A fifth round of talks on ending the six-year Syrian conflict began in Kazakhstan on Tuesday, focused on shoring up a plan for safe zones in the war-torn country.
"All the delegations that plan to participate in this important stage of the talks have arrived," Kazakh Foreign Minister Kairat Abdrakhmanov was quoted as saying by national news agency Kazinform.
Abdrakhmanov said nine representatives of armed opposition groups have gathered for indirect negotiations with delegates representing the Syrian regime.
Beside the three guarantor countries -- Russia, Turkey, and Iran -- and UN Special Representative for Syria Staffan de Mistura, delegations from Jordan and the U.S. will also attend the talks as observers.
Abdrakhmanov said agenda items include the creation of de-escalation zones in Syria, which was signed by the guarantor countries during a meeting in Astana on May 4.
The two days of meetings are then set to involve a string of bilateral talks before a plenary session bringing together all the participants on Wednesday.
An agreement signed by regime backers Moscow and Tehran and opposition-backer Ankara to carve out four "de-escalation zones" in Syria was seen as a potential breakthrough towards calming a conflict that has claimed an estimated 320,000 lives.
The deal laid out the areas where opposition and regime forces should halt hostilities, including air strikes, for six months. More than 2.5 million people are believed to live in the zones.
Violence decreased markedly across all four areas in the first weeks after the deal was announced, although it ramped up in Daraa.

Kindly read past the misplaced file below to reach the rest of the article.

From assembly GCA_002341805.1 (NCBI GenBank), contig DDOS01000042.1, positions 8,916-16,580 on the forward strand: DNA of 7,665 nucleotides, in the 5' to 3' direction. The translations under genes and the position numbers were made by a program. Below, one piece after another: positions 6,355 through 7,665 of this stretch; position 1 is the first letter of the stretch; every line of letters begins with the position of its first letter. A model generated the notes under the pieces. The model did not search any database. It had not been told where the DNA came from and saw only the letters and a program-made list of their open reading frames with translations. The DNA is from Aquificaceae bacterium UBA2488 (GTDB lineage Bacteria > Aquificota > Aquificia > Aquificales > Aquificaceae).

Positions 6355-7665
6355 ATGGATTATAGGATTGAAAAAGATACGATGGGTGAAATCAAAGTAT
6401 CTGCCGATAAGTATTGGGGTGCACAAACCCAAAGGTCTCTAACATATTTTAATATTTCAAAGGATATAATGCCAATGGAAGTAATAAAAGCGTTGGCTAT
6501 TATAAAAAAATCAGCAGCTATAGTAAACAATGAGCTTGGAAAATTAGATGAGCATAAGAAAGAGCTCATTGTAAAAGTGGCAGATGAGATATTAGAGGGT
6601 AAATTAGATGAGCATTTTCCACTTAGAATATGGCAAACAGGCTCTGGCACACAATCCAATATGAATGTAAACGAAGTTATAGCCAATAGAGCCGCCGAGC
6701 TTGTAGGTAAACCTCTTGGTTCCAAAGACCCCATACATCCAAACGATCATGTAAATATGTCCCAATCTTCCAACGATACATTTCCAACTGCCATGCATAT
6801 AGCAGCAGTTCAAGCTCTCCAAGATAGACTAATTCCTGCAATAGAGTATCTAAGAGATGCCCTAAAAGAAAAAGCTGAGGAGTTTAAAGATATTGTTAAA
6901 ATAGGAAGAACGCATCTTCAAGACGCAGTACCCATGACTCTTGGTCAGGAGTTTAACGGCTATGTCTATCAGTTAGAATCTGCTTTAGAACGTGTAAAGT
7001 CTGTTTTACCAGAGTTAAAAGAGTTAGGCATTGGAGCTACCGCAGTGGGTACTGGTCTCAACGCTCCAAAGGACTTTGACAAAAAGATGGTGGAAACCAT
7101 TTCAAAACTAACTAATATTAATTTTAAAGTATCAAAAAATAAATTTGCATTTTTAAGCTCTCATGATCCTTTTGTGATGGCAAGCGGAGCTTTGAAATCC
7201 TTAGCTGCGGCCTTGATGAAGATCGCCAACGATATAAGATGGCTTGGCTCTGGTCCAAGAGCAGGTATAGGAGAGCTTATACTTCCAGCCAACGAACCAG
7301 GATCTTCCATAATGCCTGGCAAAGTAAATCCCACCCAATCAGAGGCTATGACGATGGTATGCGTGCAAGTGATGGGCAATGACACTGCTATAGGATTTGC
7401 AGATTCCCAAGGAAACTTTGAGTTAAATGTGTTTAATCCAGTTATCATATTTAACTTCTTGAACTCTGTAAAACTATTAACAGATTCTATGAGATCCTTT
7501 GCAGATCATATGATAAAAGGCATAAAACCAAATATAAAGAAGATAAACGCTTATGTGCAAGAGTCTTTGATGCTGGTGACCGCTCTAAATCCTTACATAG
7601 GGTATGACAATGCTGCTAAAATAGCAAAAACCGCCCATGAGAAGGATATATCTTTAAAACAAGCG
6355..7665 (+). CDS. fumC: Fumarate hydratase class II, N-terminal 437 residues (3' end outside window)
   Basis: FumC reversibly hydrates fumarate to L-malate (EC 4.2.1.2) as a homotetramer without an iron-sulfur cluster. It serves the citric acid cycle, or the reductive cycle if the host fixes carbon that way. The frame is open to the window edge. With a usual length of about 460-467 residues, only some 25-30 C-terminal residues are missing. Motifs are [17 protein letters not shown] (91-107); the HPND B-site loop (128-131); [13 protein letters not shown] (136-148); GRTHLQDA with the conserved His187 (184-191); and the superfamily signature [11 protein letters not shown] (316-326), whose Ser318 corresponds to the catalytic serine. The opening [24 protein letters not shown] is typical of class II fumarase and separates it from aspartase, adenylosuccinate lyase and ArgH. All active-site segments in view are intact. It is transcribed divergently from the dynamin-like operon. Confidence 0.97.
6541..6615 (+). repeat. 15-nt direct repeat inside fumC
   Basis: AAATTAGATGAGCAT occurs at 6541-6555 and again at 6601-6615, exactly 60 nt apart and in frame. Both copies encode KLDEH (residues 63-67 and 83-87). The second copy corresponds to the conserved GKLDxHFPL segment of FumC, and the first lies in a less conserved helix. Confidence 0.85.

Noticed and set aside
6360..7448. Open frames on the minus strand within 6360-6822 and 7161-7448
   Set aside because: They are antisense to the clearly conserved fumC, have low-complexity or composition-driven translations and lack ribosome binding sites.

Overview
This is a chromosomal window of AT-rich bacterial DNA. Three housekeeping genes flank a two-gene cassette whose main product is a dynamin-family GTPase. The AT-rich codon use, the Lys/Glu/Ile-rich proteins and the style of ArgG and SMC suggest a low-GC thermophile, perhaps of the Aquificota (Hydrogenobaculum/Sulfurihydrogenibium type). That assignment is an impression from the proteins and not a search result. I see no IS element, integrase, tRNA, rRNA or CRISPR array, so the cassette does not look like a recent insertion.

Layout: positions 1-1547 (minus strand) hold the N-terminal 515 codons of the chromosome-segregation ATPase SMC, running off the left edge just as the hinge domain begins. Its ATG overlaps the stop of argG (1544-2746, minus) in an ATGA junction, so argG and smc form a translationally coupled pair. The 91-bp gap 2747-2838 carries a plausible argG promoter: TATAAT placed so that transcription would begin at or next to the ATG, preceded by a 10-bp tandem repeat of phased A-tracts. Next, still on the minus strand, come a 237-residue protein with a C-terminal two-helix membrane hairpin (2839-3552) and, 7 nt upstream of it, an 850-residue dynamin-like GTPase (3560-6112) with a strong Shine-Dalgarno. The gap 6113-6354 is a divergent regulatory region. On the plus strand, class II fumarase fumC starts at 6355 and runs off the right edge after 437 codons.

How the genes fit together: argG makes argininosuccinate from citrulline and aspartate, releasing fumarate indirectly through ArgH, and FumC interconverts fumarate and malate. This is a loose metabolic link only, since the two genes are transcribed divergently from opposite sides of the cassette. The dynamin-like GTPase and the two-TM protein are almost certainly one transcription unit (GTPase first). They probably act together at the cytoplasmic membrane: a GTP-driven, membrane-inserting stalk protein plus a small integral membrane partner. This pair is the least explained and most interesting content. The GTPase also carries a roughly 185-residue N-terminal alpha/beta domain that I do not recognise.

However, the sides failed to meet a June 4 deadline to determine the exact boundaries of the zones and it remains unclear how and by whom they will be policed.
The Astana talks received a boost on Monday after the regime forces unilaterally announced a halt to fighting until midnight on July 6 in the southern provinces of Daraa, Quneitra and Sweida, which cover the rough area of one of the four proposed zones.
Of all the four zones, which also take in the northwestern province of Idlib, parts of the central province of Homs and opposition-controlled Eastern Ghouta near Damascus, it is the southern zone that has seen the worst fighting in recent weeks.
While Damascus has spoken in support of the zones deal, the rebels have been far more pessimistic and slammed any Iranian involvement in the plan.
Russia has argued the agreement will help focus attacks against militant groups such as Fateh al-Sham, previously known as the Nusra Front, and the Daesh terrorist, which are not parties to the troubled government-opposition truce.
Syria's conflict evolved from a bloody crackdown on protests in 2011 to a devastating war that has drawn in world powers, including Russia and a U.S.-led international coalition. Since then, more than 250,000 people have been killed and in excess of 10 million displaced, according to the UN.
Russia has pushed the talks in Astana since the start of the year as it seeks to pacify Syria after it game-changing military intervention on the side of Assad.
The talks in Astana complement broader political negotiations the United Nations is backing in Geneva that are due to restart in mid-July.
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